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Totems of the Sydney area: Walkabout

During those years of Yennurada Walkabout i have learned and discovered the wealth of Ourstory.  To listen to the sound of the wind and be able to smell the rain a long way away 'Warawarra' which can also be translated to mean 'be gone'. 

I have walked this country lost and crying, I have been raised by the most incredible race of human being, the original people of this land.  Today Yaguna Darraburra i am a man crying for the joy of pure faith. 

Mulla tungi

I trusted in the wind and have witnessed the four corners of our island continent, i have asked the Men and Women of numerous clans if what i do can be achieved, all in their wisdom have told me that only I will know if i don't try.  I am educated in the lands of the Murray and returned as a boy to begin my Soaking.

I have attended the Eora College 1984 in Redfern and later in Chippendale, eventually attaining a Diploma in Western Music and Diploma in Film and Television.  I like to call the Eora College? 

'Original House of Excellence in Theater and the Arts'    

The Iyura used the sights and names of the land, adding into the rich tongue the true names of environment, including the names to be included and interpreted along the marriage lines of moiety and totemic relationships, which are linked to every source of life. These relationships are shared between all clans in the egalitarian society which they had developed over thousands of years and countless generations of starlight (Birrung gili). All original people are born with their clan totem that are respected by the members of all clans in the society. 

Furthermore people are assigned their own personal totemic symbolism and a totem related to the moiety of other clans, enabling all people to be related to each other through marriage lines. All men and women received numerous totems related to their country (Nura) and consisting of the elements of earth, wind, fire and water.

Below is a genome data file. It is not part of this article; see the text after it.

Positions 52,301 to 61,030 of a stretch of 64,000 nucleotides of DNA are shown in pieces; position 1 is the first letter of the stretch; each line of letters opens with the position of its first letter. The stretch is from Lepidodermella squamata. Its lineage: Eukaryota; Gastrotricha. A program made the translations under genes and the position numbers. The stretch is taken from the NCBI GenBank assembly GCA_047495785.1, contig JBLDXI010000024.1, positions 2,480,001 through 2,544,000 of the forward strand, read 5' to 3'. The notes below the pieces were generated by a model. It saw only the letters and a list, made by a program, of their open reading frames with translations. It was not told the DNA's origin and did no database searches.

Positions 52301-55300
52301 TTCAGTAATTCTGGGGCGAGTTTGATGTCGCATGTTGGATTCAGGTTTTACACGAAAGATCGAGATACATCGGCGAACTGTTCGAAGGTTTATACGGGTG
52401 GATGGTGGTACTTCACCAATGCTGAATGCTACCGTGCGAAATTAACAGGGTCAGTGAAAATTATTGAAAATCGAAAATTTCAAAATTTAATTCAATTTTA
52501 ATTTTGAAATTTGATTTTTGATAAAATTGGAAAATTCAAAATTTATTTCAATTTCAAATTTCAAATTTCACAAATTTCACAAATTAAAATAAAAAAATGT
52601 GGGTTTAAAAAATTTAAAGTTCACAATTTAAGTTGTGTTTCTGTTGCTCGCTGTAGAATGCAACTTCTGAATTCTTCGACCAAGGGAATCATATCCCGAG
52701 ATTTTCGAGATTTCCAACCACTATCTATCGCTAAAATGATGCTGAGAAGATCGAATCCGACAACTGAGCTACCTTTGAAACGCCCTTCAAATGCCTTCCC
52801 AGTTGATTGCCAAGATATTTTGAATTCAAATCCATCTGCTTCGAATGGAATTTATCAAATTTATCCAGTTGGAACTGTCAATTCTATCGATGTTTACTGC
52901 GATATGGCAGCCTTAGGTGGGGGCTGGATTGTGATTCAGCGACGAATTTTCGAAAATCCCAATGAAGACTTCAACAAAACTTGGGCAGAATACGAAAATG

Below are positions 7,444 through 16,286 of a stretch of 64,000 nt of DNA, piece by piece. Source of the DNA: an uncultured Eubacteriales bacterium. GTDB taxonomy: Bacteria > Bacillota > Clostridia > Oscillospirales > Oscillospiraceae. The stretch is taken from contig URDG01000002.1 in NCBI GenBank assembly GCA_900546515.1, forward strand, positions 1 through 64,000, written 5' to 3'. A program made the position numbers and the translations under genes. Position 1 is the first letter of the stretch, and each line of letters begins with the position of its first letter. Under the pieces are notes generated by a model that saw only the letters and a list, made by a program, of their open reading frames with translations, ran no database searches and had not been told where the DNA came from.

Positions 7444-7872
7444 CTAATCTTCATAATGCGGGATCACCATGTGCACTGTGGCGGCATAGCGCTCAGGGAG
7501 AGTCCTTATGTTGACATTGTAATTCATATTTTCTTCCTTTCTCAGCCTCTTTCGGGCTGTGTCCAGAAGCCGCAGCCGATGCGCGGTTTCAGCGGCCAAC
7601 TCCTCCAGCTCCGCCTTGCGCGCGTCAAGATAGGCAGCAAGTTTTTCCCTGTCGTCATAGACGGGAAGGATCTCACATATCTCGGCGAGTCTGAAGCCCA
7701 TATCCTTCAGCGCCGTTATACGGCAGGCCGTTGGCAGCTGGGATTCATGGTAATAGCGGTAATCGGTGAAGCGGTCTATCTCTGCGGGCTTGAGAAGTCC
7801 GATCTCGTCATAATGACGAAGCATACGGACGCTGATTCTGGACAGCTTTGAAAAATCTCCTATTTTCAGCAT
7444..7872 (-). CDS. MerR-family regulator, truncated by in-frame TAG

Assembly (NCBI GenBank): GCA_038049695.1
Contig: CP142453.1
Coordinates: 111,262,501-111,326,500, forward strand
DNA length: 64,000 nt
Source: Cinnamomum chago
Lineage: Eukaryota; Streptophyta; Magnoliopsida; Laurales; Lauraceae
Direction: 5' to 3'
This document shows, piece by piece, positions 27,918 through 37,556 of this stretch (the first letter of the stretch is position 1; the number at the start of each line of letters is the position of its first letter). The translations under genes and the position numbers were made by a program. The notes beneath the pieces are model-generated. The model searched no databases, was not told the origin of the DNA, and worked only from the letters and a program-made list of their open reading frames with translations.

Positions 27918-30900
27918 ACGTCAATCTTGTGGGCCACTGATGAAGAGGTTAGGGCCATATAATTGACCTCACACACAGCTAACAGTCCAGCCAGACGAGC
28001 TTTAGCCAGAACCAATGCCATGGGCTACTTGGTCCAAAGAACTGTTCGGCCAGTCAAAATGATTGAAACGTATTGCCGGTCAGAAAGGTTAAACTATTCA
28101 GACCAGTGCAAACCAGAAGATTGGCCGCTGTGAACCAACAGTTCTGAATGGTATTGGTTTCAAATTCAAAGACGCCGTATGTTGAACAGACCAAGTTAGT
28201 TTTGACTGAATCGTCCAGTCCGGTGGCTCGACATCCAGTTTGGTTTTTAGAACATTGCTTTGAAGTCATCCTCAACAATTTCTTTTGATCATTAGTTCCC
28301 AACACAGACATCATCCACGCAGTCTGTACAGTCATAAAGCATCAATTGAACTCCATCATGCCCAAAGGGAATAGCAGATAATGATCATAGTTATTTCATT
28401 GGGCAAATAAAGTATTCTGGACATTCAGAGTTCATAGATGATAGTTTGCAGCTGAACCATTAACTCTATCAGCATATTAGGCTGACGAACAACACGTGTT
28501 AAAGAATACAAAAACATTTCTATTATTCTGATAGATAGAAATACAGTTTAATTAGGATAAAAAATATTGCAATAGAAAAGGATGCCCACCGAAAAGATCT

For example, the totem of the Darug Boorooberongal male is the Wirambi the flying fox. The totem belonging to the Darugule Boorooberongal woman is the Wuban the possum or it may carry the name of Burumin which is closely associated with the word for younger sister (Durumin) during Garriberri (Corrooberee). The true and sacred name of the Wirambi is kept within the song line of the male Yellamundie yabunda (storyteller or singer) commonly referred to as 'Ourstorians' of the clans. The term related to women is Yellumundi (Yallomundie or yellowmundiee), or several other interpretations are written in texts.

Totems are too numerous to transcribe to text. For everything that lives, breaths, feels or just stands still, are related through these relationships. 

Darug totems of western Sydney include the Goanna, Lizards' Cockatoo's black and white crested.  The Mighty Eagle which soars in its mythical shadow over the entire Sydney Basin.  Grasshoppers, Butterflies, Spiders and their Web, Bees, Honey Combs and even ants were considered moieties. 

Lesson to be heard.

Many of the living decendants of Bannang (bloodlines) will be asked to add further to the stories of their own paticular totems as knowledge and permission is sought from the cultural custodians.    



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